I've never gold leafed anything before in my entire life. So what compelled me to gold leaf Easter eggs this year? I can't really say, although I hoped that the end result would be half as fabulous as the golden eggs that live in my imagination. The good news is...they turned out even better and entirely unlike my imagination.
Golden, shiny and vibrantly colored, now that's a spin on the classic Easter egg! These were the sorts of thoughts going through my mind as I repeatedly dunked my Perfect Hard-boiled Eggs over and over again in their hot pink, blue, and green dyes. That night I smugly went off to bed, a dozen solid and freshly dyed eggs tucked away in the fridge for the morning. Are you getting the feeling that things went a little south? Well sure enough they did...
The next morning as I remove my eggs to come to room temperature I noticed that the previous night's dye job was a little less than perfect. Little condensation spots had formed, streaking and spotting my eggs. Not to worry, I thought, it's hardly noticeable. But as I sat watching my little colorful dozen sweat it out on the kitchen counter, those spots quickly turned into larger splotches and drips, eek! To make matters worse I began toweling them dry one at a time rubbing off more and more of their pretty coats. What I was left with was a hodge-podge of eggs with some serious character. (That's putting it nicely)
Let's face it, Easter eggs aren't supposed to be perfect! They're messy and speckled and really more fun to make than to look at. Had I forgotten this? After the eggs were dry and ready I started foiling my crazy eggs. Turns out the ugliest ducklings weren't ugly after all! In fact some of the most spotted eggs became the most beautiful once the foil was applied. My lesson had been learned. Decorating eggs is not a precise art; it's about having fun and making something unexpectedly beautiful. I hope you will gold leaf some eggs this year. You never know what sort of treasures await in your final product!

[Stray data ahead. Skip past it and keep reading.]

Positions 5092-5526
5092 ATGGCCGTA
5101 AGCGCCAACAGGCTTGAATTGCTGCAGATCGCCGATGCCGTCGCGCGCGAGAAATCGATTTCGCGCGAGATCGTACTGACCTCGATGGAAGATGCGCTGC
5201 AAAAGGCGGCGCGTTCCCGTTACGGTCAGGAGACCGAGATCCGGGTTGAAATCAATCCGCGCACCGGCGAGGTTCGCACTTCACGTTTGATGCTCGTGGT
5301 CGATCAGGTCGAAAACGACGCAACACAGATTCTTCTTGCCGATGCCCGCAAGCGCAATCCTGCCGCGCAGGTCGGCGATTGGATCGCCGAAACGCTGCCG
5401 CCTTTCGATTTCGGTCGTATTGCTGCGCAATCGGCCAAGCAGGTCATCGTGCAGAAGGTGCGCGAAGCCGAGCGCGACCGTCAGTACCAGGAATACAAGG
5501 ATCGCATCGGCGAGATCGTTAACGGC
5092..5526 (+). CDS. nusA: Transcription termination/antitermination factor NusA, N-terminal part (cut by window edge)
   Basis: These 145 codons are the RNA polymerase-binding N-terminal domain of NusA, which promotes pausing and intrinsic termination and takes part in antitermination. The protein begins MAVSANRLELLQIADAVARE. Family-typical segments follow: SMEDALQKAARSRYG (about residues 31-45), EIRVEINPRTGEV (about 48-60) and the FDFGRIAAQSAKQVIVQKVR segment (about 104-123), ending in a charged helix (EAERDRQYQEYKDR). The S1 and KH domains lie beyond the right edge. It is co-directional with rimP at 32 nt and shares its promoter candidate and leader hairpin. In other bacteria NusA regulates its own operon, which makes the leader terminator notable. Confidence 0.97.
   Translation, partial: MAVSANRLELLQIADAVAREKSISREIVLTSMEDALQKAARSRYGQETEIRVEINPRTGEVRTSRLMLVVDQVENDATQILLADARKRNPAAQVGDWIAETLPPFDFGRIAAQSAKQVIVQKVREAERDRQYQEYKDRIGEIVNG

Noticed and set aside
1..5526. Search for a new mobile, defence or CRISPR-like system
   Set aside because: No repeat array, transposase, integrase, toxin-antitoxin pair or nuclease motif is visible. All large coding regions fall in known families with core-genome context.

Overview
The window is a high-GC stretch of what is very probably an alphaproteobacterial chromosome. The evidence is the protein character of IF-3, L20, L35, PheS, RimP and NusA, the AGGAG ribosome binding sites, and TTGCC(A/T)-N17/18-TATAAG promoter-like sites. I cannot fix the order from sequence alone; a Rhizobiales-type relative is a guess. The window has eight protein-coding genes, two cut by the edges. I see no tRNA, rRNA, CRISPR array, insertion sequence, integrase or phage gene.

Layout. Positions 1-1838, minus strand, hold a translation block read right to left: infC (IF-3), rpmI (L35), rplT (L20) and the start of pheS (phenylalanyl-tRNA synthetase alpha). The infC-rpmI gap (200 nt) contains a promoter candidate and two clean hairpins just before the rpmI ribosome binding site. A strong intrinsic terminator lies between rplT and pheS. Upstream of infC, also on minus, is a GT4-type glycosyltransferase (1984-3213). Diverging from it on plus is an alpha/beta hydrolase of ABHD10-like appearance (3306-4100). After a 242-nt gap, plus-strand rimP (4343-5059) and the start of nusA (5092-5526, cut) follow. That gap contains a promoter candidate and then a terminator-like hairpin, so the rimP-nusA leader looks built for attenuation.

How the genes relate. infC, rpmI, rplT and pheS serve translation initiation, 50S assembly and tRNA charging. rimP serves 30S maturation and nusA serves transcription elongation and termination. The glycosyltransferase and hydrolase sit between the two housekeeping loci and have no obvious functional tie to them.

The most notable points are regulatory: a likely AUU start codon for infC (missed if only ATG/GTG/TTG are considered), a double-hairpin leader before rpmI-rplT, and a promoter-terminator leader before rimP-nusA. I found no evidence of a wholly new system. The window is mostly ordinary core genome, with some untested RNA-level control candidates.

Hard-boiled or blown eggs- dyed
Gold Leaf glue
A small paint brush
Step 1: With dry eggs, apply gold leaf foil glue in desired pattern and allow to dry completely. Glue will turn from milky white to clear and be very tacky to the touch but not wet.
Step 2: With tweezers or fingers, apply pieces of gold leaf to dried glue.
Step 3: Press gold leaf down with fingers. Gently rub gold leaf to smooth and remove excess.
Step 4: When completely finished gently rub entire egg with a paper towel to remove any loose pieces of gold leaf.
Notes: Gold Leafed Easter Eggs are best used for decoration. These would make beautiful table decor for an Easter party or used as place card holders. Hide a few of these golden eggs in a scavenger hunt and the person who finds this golden egg wins a special prize! Happy Easter.
You can watch me demo making these Gold Leafed Easter Eggs live with Good Housekeeping right here on YouTube!